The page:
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Partial Lunar Eclipse: September 07, 2006

Geographic Region: Europe, Africa, Asia, Australia

The second lunar eclipse of the year is a rather small partial eclipse. The penumbral phase begins at 16:42 UT, but most observers will not be able to visually detect the faint shadow until about 17:30 UT. A timetable for the major phases of the eclipse is as follows:


Penumbral Eclipse Begins:   16:42:23 UT
Partial Eclipse Begins:   18:05:03 UT
Greatest Eclipse:   18:51:21 UT
Partial Eclipse Ends:   19:37:41 UT
Penumbral Eclipse Ends:   21:00:20 UT


In spite of the fact that the eclipse is shallow (the Moon's northern limb dips just 6.3 arc-minutes into Earth's dark umbral shadow), the partial phase lasts over 1½ hours. This is due to the grazing geometry of the Moon and umbra.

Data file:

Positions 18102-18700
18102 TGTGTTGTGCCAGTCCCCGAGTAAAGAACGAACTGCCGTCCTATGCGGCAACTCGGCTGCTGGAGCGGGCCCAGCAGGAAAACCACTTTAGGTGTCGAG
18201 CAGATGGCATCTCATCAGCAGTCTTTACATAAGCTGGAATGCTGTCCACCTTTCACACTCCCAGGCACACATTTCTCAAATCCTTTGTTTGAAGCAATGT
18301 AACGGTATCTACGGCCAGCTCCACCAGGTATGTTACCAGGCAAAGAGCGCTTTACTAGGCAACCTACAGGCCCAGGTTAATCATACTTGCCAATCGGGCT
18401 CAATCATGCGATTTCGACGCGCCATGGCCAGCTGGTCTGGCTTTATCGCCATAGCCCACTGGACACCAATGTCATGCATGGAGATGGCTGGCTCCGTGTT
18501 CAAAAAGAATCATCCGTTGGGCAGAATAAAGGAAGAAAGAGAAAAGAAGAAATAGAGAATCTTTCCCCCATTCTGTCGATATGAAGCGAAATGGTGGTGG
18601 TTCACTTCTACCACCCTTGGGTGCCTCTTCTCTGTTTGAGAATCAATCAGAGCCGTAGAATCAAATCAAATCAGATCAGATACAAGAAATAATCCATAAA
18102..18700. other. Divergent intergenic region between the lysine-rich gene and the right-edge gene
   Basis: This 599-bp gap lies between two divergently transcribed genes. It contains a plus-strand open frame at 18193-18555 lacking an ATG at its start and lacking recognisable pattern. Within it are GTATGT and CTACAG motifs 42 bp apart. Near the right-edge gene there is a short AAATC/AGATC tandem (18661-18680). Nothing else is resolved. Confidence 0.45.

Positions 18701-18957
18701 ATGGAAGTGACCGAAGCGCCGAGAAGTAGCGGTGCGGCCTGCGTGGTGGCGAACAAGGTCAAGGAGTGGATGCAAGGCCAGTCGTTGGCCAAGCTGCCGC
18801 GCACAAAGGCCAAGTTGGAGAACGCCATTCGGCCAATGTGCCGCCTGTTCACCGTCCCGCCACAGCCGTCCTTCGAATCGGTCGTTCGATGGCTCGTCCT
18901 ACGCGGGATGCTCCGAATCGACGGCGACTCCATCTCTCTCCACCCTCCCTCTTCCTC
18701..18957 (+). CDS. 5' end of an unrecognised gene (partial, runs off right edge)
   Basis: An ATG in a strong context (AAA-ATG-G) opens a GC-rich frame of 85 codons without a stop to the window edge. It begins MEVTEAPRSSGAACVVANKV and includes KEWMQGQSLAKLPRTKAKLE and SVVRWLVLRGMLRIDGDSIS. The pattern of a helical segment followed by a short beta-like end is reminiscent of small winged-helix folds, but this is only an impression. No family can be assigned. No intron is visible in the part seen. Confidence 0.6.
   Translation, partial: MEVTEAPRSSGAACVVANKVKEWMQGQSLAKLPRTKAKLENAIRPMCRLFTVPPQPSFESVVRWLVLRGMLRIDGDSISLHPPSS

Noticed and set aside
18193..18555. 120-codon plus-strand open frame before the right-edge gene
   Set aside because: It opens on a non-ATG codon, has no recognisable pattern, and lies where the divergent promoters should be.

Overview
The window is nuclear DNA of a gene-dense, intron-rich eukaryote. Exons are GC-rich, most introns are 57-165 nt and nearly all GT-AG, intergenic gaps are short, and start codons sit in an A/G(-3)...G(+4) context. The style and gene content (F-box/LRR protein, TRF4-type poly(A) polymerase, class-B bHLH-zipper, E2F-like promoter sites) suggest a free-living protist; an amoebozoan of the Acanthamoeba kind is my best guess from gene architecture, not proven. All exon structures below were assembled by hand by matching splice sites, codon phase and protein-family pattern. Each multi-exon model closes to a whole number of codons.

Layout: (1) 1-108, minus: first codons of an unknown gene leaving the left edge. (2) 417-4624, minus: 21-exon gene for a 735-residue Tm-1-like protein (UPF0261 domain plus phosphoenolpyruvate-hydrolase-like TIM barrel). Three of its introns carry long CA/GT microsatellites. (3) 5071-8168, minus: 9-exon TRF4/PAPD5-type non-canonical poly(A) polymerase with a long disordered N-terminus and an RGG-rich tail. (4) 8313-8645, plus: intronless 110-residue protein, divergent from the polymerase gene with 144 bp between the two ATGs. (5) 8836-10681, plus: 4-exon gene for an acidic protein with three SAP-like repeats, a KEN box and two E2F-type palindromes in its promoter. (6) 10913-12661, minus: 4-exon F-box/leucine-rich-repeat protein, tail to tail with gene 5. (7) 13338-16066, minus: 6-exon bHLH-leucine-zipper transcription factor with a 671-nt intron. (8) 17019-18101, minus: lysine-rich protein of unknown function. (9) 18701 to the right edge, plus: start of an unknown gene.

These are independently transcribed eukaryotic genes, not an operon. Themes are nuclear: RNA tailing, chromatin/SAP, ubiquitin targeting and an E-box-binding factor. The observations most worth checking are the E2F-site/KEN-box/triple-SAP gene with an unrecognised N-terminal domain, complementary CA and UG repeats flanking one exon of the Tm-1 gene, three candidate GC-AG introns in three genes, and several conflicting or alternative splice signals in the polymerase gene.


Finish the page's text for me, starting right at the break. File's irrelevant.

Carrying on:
At the instant of greatest eclipse (18:51 UT), the Moon will stand near the zenith for observers in the central Indian Ocean. At that time, the umbral eclipse magnitude will be 0.190. The event is best seen from Africa, Asia, Australia and Eastern Europe. Unfortunately, none of the eclipse is visible from North America.


Eclipse map and predictions courtesy of Fred Espenak - NASA/Goddard Space Flight Center.
For more information on solar and lunar eclipses, see Fred Espenak's Eclipse Home Page:






Lunar Eclipses for Students and Beginners!

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